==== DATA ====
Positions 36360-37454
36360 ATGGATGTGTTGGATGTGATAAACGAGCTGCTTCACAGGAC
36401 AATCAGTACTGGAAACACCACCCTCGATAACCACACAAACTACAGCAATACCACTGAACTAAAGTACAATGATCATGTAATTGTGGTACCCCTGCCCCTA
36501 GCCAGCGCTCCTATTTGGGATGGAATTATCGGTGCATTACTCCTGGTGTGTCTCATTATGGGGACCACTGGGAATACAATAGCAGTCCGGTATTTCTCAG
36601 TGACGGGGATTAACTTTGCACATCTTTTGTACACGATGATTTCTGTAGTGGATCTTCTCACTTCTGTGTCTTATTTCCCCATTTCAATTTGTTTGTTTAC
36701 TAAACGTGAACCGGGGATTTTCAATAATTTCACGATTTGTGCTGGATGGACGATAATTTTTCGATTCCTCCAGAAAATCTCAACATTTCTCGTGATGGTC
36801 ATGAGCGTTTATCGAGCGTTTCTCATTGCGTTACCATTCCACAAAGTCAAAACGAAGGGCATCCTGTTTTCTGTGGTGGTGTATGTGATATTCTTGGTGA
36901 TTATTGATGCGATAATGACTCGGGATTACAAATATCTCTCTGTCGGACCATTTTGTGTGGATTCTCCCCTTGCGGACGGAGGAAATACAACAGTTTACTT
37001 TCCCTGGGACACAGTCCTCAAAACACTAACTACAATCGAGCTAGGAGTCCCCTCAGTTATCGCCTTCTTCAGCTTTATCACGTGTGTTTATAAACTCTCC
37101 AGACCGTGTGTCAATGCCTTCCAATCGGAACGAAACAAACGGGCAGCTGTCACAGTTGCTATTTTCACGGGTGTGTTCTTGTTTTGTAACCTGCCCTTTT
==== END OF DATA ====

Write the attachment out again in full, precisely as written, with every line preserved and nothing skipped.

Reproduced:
Positions 36360-37454
36360 ATGGATGTGTTGGATGTGATAAACGAGCTGCTTCACAGGAC
36401 AATCAGTACTGGAAACACCACCCTCGATAACCACACAAACTACAGCAATACCACTGAACTAAAGTACAATGATCATGTAATTGTGGTACCCCTGCCCCTA
36501 GCCAGCGCTCCTATTTGGGATGGAATTATCGGTGCATTACTCCTGGTGTGTCTCATTATGGGGACCACTGGGAATACAATAGCAGTCCGGTATTTCTCAG
36601 TGACGGGGATTAACTTTGCACATCTTTTGTACACGATGATTTCTGTAGTGGATCTTCTCACTTCTGTGTCTTATTTCCCCATTTCAATTTGTTTGTTTAC
36701 TAAACGTGAACCGGGGATTTTCAATAATTTCACGATTTGTGCTGGATGGACGATAATTTTTCGATTCCTCCAGAAAATCTCAACATTTCTCGTGATGGTC
36801 ATGAGCGTTTATCGAGCGTTTCTCATTGCGTTACCATTCCACAAAGTCAAAACGAAGGGCATCCTGTTTTCTGTGGTGGTGTATGTGATATTCTTGGTGA
36901 TTATTGATGCGATAATGACTCGGGATTACAAATATCTCTCTGTCGGACCATTTTGTGTGGATTCTCCCCTTGCGGACGGAGGAAATACAACAGTTTACTT
37001 TCCCTGGGACACAGTCCTCAAAACACTAACTACAATCGAGCTAGGAGTCCCCTCAGTTATCGCCTTCTTCAGCTTTATCACGTGTGTTTATAAACTCTCC
37101 AGACCGTGTGTCAATGCCTTCCAATCGGAACGAAACAAACGGGCAGCTGTCACAGTTGCTATTTTCACGGGTGTGTTCTTGTTTTGTAACCTGCCCTTTT